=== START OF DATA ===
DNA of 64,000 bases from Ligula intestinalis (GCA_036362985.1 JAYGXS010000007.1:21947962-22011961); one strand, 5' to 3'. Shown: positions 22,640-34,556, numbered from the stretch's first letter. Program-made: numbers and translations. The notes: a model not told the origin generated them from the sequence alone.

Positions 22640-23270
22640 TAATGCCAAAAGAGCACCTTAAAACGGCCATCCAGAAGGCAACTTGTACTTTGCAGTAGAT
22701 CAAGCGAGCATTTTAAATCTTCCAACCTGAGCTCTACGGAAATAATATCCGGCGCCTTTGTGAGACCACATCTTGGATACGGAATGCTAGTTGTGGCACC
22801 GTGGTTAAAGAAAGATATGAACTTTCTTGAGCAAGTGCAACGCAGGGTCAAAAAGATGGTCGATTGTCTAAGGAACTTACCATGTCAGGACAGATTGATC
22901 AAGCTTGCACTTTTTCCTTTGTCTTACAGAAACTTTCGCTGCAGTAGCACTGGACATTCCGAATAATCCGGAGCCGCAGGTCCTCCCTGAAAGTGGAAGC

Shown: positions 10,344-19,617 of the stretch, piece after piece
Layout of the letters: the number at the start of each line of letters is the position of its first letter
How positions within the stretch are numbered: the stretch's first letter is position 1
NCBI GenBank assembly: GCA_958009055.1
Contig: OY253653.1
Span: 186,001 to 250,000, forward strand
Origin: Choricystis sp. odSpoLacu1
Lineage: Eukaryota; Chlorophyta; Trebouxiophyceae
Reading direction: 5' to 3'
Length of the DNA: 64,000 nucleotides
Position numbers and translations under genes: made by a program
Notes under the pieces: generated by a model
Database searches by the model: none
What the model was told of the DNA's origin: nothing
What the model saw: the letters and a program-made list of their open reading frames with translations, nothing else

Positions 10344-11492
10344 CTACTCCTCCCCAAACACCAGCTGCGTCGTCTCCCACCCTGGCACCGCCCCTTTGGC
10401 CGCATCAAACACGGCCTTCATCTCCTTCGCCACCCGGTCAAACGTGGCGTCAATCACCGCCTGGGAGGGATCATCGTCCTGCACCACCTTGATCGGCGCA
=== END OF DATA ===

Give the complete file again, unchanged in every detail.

DNA of 64,000 bases from Ligula intestinalis (GCA_036362985.1 JAYGXS010000007.1:21947962-22011961); one strand, 5' to 3'. Shown: positions 22,640-34,556, numbered from the stretch's first letter. Program-made: numbers and translations. The notes: a model not told the origin generated them from the sequence alone.

Positions 22640-23270
22640 TAATGCCAAAAGAGCACCTTAAAACGGCCATCCAGAAGGCAACTTGTACTTTGCAGTAGAT
22701 CAAGCGAGCATTTTAAATCTTCCAACCTGAGCTCTACGGAAATAATATCCGGCGCCTTTGTGAGACCACATCTTGGATACGGAATGCTAGTTGTGGCACC
22801 GTGGTTAAAGAAAGATATGAACTTTCTTGAGCAAGTGCAACGCAGGGTCAAAAAGATGGTCGATTGTCTAAGGAACTTACCATGTCAGGACAGATTGATC
22901 AAGCTTGCACTTTTTCCTTTGTCTTACAGAAACTTTCGCTGCAGTAGCACTGGACATTCCGAATAATCCGGAGCCGCAGGTCCTCCCTGAAAGTGGAAGC

Shown: positions 10,344-19,617 of the stretch, piece after piece
Layout of the letters: the number at the start of each line of letters is the position of its first letter
How positions within the stretch are numbered: the stretch's first letter is position 1
NCBI GenBank assembly: GCA_958009055.1
Contig: OY253653.1
Span: 186,001 to 250,000, forward strand
Origin: Choricystis sp. odSpoLacu1
Lineage: Eukaryota; Chlorophyta; Trebouxiophyceae
Reading direction: 5' to 3'
Length of the DNA: 64,000 nucleotides
Position numbers and translations under genes: made by a program
Notes under the pieces: generated by a model
Database searches by the model: none
What the model was told of the DNA's origin: nothing
What the model saw: the letters and a program-made list of their open reading frames with translations, nothing else

Positions 10344-11492
10344 CTACTCCTCCCCAAACACCAGCTGCGTCGTCTCCCACCCTGGCACCGCCCCTTTGGC
10401 CGCATCAAACACGGCCTTCATCTCCTTCGCCACCCGGTCAAACGTGGCGTCAATCACCGCCTGGGAGGGATCATCGTCCTGCACCACCTTGATCGGCGCA